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Question on Naturalism


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If we consider that we were only the result of naturalistic random processes of the interaction of inanimate particles, how come inanimate particles create intelligent minds like humans, even humans themselves have difficulty in creating robots or creating living organisms, how much more inanimate particles interacting with each other in a random manner?

 

Or in further view, how can disorganization produce organization?

 

 

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Edited by Randolpin
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If we consider that we were only the result of naturalistic random processes of the interaction of inanimate particles,

 

 

The interactions and processes are not random. At one level they are driven by the rules of chemistry. At another level, organisms will control the reactions that take place. That allows organisms to grow and reproduce, and therefore evolve.

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Nature also had many millions of years for these stochastic processes to take place, with lots of raw material. As opposed to a few humans who have been trying to recreate this for a blink of an eye.

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I would seriously suggest doing some research into the results that modern artificial neural networks are getting right now. They're loosely modeled on the networks of neurons in the brain, and can be taught to perform tasks that were thought to be difficult or impossible for machines to do on a human level. They're what power a lot of modern image and voice recognition software, content recommendations, are behind a major recent upgrade to the machine translation ability of Google translate and in splashier news, one was taught to play Go to a level that allowed it to beat the top human players in the world.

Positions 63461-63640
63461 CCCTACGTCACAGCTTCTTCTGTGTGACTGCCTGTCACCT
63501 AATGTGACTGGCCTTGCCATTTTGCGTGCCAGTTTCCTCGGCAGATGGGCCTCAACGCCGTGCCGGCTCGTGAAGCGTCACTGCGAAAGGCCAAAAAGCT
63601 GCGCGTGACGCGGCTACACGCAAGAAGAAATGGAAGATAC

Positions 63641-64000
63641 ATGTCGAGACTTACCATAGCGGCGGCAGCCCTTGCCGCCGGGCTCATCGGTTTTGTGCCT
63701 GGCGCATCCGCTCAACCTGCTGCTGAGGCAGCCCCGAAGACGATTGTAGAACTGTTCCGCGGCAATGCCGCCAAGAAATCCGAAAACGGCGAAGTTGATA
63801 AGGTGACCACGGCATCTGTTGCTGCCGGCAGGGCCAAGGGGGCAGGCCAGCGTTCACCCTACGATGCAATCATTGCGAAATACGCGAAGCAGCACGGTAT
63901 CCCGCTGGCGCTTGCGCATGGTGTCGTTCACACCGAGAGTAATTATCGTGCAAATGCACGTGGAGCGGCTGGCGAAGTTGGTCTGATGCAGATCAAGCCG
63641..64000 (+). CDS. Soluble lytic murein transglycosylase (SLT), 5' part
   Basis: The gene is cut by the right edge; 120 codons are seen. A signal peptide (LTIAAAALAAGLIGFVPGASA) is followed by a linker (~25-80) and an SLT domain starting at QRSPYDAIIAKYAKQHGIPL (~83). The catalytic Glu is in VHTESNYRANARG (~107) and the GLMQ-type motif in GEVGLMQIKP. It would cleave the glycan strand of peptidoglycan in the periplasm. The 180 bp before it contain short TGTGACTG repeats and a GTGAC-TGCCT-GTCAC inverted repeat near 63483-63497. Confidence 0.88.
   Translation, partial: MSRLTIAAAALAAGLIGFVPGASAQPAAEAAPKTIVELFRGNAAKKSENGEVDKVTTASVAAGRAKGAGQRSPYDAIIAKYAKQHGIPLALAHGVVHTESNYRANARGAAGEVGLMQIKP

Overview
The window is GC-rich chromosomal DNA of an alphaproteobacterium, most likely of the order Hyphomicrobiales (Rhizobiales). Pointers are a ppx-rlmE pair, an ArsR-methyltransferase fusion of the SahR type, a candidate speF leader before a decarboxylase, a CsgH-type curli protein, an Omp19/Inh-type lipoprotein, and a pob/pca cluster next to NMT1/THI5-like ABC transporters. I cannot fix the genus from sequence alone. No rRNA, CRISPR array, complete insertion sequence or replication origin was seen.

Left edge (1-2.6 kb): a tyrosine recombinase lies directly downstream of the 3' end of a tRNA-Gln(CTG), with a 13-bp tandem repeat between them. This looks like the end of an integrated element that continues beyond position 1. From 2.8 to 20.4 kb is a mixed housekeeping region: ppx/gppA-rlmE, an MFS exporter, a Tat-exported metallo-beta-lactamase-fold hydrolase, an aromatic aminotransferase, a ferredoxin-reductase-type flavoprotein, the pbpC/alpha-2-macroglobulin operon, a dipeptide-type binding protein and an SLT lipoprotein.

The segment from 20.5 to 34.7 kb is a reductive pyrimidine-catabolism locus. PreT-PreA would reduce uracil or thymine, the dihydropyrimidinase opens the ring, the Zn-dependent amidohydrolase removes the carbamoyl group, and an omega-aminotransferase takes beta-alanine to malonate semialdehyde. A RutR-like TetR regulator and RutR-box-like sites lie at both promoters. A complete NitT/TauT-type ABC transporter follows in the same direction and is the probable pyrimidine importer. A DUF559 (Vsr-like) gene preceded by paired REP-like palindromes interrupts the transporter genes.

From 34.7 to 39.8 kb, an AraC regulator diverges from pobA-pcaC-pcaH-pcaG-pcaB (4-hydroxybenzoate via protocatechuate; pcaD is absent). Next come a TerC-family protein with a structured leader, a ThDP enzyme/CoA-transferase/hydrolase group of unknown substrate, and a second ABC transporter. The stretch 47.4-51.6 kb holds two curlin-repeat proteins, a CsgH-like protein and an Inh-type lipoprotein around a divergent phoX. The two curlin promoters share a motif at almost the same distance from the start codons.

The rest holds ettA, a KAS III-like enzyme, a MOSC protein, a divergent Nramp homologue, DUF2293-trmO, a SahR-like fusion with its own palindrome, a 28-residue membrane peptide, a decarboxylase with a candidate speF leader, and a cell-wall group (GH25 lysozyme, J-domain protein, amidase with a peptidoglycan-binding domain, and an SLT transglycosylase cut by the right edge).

Such neural networks derive a great deal of their flexibility and power from the number of connections in the network, and the best neural networks we have today are achieving these results with many orders of magnitude fewer connections than are present in the human brain. If and when we solve the requisite engineering challenges to build a network with a comparable size to the one presently found in humans, I'd expect to see some remarkable stuff in terms of general AI.

 

Intelligence is a complex trait whose features we have only been able to study directly in any serious way in the last couple of decades. Without being able to study the structure of the brain on a cellular level while it is intact, or get a reading on the responses to specific stimuli or outputs in real time, there was very little anyone could do in terms of real work to understand what was going on with our own minds on a physical level. And the technology to mimic those effects to a similar enough degree to achieve anywhere near comparable results is even more recent than that.

 

You are, in effect, asking why humans are having so much trouble building airplanes even though birds have been able to fly for years, when no one had seen a live bird in motion until thirty years ago, and the wheel was only just invented in the last decade.

 

Given the circumstances, we're developing the technology in that department remarkably quickly.